Go Back   DIY Chatroom Home Improvement Forum > Home Improvement > Electrical

CLICK HERE AND JOIN OUR COMMUNITY TODAY...IT'S FREE!

Reply
 
Thread Tools Search this Thread Display Modes
Old 02-06-2013, 07:44 PM   #1
Member
 
Join Date: Dec 2010
Location: southeastern mass.
Posts: 168
Rewards Points: 168
Default

gfci question


I was testing a portable gfci cord and found that it would shut off with the test button and reset normally with the reset button. Next I tested it with my gfci outlet tester and it would not shut off. Is the gfci good or bad???

Reading on line it appears that separate outlet testers will not work on a two wire ungrounded system. This is a three wire (grd-blk-wht) set up. The gfci has a 10mA trip current. It appears that most Gfci's are in the 4-6 mA range.

Could it be that the outlet tester is a lower current trip rating than the 10mA and that is why it will not trip the gfci???

bottom line is the pigtail gfci any good?

thanks for any input and thoughts.

bernie

bernie963 is offline   Reply With Quote
Old 02-06-2013, 10:09 PM   #2
Member
 
Join Date: Jan 2012
Location: IL
Posts: 823
Rewards Points: 698
Default

gfci question


Outboard testers operate by sending some current down the ground wire. If the ground isn't connected then such a tester won't work. This doesn't mean the GFCI is faulty, its just the outboard tester can't create a leakage (fault) current without a ground. So it isn't anything to do with how much of a leakage current the outboard simulator makes vs. the internal GFCI test button. Without a ground return the outboard tester leakage is zero mA.

The test button on the GFCI device works differently, it sends a return current back down the neutral but it sends that current return outside of the differential transformer inside the GFCI. This creates a current imbalance which trips the GFCI. This is why the GFCIs test switch can work without a ground line.


Last edited by curiousB; 02-07-2013 at 09:34 AM.
curiousB is online now   Reply With Quote
Old 02-06-2013, 11:12 PM   #3
Licensed Electrician
 
k_buz's Avatar
 
Join Date: Mar 2012
Location: SE Wisconsin
Posts: 4,343
Rewards Points: 2,006
Default

gfci question


According to the specs of every GFI outlet I've installed, the only way to test them is with the "Test" button on the device. I will bet that your GFI cord is the same. If you press the Test button and it trips, you can assume it is working.
__________________
__________________________________________________ ______________
Answers based on the National Electric Code. Always check local amendments.


k_buz is offline   Reply With Quote
Old 02-08-2013, 04:14 AM   #4
Member
 
Join Date: Dec 2010
Location: southeastern mass.
Posts: 168
Rewards Points: 168
Default

gfci question


Thanks guys. Yesterday I spoke with an electrician (co-worker) about gfci testing. He suggested that the older gfci's may and do fail to operate correctly even if the test button works. The newer ones don't fail with age. Older styles have to be exersized monthly or the contacts weld together.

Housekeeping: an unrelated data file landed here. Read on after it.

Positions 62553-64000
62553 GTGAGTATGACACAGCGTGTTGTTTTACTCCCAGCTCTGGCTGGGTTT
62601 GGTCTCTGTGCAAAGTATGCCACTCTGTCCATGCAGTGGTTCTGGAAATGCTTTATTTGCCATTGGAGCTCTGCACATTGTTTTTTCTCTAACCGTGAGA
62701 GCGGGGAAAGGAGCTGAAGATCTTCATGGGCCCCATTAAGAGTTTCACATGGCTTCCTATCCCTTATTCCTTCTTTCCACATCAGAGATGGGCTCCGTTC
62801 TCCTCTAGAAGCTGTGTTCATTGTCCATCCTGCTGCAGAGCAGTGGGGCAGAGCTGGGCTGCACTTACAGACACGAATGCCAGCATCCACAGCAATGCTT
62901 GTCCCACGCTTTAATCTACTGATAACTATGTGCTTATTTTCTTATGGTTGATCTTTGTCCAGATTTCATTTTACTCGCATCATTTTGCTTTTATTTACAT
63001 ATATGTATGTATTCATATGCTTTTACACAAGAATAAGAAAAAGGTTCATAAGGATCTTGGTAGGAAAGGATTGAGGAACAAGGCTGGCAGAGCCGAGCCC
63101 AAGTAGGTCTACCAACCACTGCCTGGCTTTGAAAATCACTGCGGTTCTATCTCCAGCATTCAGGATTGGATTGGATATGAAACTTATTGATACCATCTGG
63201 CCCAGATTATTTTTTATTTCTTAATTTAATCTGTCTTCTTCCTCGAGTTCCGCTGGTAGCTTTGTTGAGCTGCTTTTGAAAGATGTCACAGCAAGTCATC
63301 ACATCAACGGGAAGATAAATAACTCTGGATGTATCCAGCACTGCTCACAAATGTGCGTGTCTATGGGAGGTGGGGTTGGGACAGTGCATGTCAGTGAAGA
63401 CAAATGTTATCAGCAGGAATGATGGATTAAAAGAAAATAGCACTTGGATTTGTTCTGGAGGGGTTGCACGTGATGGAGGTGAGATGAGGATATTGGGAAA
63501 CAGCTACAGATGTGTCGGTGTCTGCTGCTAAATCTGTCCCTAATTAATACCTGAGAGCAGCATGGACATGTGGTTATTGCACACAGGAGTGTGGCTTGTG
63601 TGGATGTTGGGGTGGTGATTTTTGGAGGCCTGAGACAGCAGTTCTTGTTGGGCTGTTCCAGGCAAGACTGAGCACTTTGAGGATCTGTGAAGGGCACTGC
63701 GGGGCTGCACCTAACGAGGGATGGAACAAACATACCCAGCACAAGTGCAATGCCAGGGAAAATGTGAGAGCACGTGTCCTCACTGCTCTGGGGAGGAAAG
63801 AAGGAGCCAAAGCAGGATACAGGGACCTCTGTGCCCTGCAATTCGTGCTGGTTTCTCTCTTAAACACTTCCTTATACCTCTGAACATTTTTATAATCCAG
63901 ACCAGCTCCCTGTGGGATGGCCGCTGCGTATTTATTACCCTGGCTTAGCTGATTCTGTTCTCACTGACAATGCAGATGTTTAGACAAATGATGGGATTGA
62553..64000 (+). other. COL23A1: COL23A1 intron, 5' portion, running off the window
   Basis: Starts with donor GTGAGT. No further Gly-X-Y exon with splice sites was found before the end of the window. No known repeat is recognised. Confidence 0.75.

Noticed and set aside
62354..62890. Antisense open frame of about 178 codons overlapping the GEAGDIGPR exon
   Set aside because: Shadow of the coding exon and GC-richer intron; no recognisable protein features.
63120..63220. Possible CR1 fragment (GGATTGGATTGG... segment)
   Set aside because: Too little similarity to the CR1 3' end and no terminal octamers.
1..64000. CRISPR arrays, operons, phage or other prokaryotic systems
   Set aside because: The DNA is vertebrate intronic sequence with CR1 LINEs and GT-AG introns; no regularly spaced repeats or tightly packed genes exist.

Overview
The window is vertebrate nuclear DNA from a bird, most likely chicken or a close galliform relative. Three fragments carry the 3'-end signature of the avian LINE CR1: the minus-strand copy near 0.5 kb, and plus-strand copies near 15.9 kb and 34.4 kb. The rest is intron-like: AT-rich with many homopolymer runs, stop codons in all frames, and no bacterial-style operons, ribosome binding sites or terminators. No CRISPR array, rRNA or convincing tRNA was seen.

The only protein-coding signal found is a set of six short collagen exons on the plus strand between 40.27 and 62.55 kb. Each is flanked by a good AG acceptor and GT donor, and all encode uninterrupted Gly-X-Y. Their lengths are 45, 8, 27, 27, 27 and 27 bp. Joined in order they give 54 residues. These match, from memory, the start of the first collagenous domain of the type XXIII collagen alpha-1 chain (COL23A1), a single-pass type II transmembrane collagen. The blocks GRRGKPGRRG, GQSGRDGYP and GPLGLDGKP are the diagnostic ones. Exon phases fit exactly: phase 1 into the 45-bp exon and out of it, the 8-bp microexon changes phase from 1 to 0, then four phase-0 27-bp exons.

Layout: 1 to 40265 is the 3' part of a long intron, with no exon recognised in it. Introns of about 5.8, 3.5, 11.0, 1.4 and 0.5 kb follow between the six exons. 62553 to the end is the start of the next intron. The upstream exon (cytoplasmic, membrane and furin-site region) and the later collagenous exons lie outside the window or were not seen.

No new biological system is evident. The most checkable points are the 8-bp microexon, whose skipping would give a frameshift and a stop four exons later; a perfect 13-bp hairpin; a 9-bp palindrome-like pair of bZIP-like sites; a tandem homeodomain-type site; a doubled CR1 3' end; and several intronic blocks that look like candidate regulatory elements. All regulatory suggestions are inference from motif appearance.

Also different testers do have different mA leakage which is why some gfci;s will not trip on an external test.

His advise, throw it away, better safe than sorry.

On a totally different note: K_buz, you mentioned on another thread about cordless vs corded drills and using extention cords "that they come in different lengths" I am being polite by posting this here. You missed the obvious, "they also come in different colors" HA, HA

bernie
bernie963 is offline   Reply With Quote
Old 02-08-2013, 06:22 AM   #5
Member
 
Join Date: Jan 2012
Location: IL
Posts: 823
Rewards Points: 698
Default

gfci question


Your electrician friend is wrong. This is nothing to do with GFCI sensitivity. I outlined the exact issue two posts prior.
curiousB is online now   Reply With Quote
Old 02-08-2013, 06:52 AM   #6
Member
 
Join Date: Sep 2011
Location: western Ny
Posts: 1,251
Rewards Points: 516
Default

gfci question


GFCI devices do not use a ground wire in the test or fault mode. GFCI devices will/should work fine without a ground present.
danpik is offline   Reply With Quote
Old 02-08-2013, 10:45 AM   #7
Member
 
Join Date: Jan 2012
Location: IL
Posts: 823
Rewards Points: 698
Default

gfci question


Quote:
Originally Posted by danpik View Post
GFCI devices do not use a ground wire in the test or fault mode. GFCI devices will/should work fine without a ground present.
Of course. I outlined this above. An external GFCI tester will not work without a ground.
Attached Thumbnails
gfci question-gfci.jpg  


Last edited by curiousB; 02-08-2013 at 11:04 AM.
curiousB is online now   Reply With Quote
Reply


Thread Tools Search this Thread
Search this Thread:

Advanced Search
Display Modes

Posting Rules
You may not post new threads
You may not post replies
You may not post attachments
You may not edit your posts

BB code is On
Smilies are On
[IMG] code is On
HTML code is Off
Trackbacks are Off
Pingbacks are Off
Refbacks are Off


Similar Threads
Thread Thread Starter Forum Replies Last Post
GFCI question regarding hardwired vs plug-in disposal mystic_cobra Electrical 24 04-13-2012 07:26 PM
GFCI outlet and breaker question danette32 Electrical 5 02-11-2012 06:25 PM
GFCI Conduit question llenod Electrical 3 04-06-2011 01:09 PM
GFCI question. Please Help. the banana k1ng Electrical 4 10-09-2009 08:35 PM
GFCI Question Mdbuilder Electrical 6 06-19-2008 04:15 PM




Top of Page | View New Posts

Copyright © 2003-2014 Escalate Media. All Rights Reserved.